In a recent letter to the editor (“Voting in two-way runoff beats ranked-choice system,” Jan. 10), the author argued unconvincingly against ranked-choice voting, citing the need for a runoff system that would give voters an additional month of deliberation to determine a majority winner.
Mainers don’t deserve to endure a system that enables an additional month of negative campaigning, replete with the kind of vitriolic rhetoric Lewiston voters experienced in their most recent runoff election.
Furthermore, in an era where most campaigns get started well in advance of the general election, the runoff format is superfluous, not to mention costly to the taxpayer, inefficient for election administrators and excluding of overseas voters – like active-duty service men and women.
We should still look to the ballot initiative spearheaded by the Committee for Ranked Choice Voting as the most appropriate course forward. In municipal elections across the country, as well as in federal elections across the world, ranked-choice voting has been a proven system that elects candidates with the broadest possible support.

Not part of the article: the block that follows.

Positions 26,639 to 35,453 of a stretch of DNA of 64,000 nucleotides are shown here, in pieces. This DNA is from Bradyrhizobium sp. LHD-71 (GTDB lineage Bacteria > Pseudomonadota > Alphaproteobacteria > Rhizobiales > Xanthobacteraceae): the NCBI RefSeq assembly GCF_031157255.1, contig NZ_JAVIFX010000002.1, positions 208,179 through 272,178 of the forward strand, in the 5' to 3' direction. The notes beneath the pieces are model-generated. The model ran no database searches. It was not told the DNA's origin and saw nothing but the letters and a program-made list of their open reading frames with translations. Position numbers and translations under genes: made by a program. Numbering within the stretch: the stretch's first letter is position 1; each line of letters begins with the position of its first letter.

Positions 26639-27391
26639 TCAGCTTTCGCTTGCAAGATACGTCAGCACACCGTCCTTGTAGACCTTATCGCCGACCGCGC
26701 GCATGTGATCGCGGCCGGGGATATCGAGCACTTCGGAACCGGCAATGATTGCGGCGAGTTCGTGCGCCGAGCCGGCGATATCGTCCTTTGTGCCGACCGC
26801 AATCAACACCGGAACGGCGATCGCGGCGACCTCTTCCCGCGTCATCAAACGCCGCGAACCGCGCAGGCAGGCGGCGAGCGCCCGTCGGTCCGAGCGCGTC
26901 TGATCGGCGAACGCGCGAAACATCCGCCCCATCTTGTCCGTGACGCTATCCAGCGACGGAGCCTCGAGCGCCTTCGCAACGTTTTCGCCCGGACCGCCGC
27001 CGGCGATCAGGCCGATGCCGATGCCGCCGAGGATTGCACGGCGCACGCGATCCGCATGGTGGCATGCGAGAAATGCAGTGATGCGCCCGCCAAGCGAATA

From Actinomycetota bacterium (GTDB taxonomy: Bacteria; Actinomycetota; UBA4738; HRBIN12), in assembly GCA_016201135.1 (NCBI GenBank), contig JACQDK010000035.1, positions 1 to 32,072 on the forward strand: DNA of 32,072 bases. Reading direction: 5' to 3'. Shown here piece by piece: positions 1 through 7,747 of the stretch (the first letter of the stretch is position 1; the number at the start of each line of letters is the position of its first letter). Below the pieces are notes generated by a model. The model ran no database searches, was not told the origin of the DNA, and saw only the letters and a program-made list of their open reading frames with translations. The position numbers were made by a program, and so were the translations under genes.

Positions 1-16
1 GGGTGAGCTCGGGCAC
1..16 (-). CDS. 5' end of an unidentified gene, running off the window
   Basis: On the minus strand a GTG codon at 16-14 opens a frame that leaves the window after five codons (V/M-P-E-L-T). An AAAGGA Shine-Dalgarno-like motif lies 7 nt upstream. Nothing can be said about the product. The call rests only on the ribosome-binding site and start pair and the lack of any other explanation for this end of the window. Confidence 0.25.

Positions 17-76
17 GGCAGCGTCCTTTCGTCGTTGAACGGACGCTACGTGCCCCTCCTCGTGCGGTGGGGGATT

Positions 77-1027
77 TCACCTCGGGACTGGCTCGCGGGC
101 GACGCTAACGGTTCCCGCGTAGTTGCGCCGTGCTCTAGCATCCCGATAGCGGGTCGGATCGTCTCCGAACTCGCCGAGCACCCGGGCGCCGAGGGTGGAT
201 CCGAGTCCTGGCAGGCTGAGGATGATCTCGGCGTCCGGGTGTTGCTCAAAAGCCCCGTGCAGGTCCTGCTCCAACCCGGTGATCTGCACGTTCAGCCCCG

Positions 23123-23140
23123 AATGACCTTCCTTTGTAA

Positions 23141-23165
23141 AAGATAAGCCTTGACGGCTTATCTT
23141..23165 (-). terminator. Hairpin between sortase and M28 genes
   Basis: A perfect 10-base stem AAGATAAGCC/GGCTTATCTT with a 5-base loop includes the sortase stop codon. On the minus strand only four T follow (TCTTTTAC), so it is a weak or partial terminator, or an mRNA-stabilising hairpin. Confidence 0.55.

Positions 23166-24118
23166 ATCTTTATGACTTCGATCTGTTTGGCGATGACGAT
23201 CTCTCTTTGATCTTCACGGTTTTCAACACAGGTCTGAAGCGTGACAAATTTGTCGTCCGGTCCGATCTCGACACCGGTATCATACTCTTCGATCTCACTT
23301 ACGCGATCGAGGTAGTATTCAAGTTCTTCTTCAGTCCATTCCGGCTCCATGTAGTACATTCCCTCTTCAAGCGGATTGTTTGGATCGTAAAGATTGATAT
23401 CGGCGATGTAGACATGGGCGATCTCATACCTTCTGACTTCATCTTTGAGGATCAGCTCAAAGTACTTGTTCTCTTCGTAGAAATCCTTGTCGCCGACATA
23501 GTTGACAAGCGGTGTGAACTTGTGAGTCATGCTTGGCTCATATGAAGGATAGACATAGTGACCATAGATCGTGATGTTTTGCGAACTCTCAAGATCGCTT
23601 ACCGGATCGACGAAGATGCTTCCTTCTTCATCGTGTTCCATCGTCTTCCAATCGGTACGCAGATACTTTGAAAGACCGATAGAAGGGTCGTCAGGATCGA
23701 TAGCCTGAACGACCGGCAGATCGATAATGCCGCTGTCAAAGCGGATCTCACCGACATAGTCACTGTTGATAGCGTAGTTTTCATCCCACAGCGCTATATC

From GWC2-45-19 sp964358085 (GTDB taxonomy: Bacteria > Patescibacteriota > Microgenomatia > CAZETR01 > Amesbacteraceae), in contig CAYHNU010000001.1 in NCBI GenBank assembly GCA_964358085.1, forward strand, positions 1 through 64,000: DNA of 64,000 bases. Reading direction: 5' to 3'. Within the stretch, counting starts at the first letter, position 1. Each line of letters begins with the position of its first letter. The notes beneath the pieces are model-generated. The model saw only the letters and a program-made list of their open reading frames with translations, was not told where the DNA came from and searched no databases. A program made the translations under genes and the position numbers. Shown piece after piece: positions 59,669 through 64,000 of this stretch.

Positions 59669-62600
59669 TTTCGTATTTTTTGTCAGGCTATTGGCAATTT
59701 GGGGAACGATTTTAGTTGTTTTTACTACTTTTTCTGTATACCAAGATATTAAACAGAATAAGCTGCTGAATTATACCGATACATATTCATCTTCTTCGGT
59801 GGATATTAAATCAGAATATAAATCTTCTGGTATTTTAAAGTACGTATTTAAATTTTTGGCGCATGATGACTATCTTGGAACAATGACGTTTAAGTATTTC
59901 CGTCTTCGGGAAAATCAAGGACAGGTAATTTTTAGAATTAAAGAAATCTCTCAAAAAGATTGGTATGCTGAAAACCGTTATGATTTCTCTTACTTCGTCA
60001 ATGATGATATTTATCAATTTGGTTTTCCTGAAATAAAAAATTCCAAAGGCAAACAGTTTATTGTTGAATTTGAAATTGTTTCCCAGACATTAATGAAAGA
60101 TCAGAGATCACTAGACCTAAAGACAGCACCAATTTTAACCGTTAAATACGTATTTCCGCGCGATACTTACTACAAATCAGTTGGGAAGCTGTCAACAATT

And this system works exactly like runoff elections, without requesting a return to the polls! As a voter, your job is simple: rank the candidates in order of preference.
If one candidate is the first choice of a majority of voters, that candidate wins, just like now. If no candidate receives a majority, the candidate with the fewest first-choice rankings is eliminated and an instant runoff takes place between the top vote getters. Your vote counts for the candidate you ranked highest among those competing in the instant runoff.
It’s that simple. That’s why a unique alliance of Republicans, Democrats and independents has formed to restore majority rule and endorse the current common-sense statewide ballot initiative for ranked-choice voting.
Ryan Jackson, Portland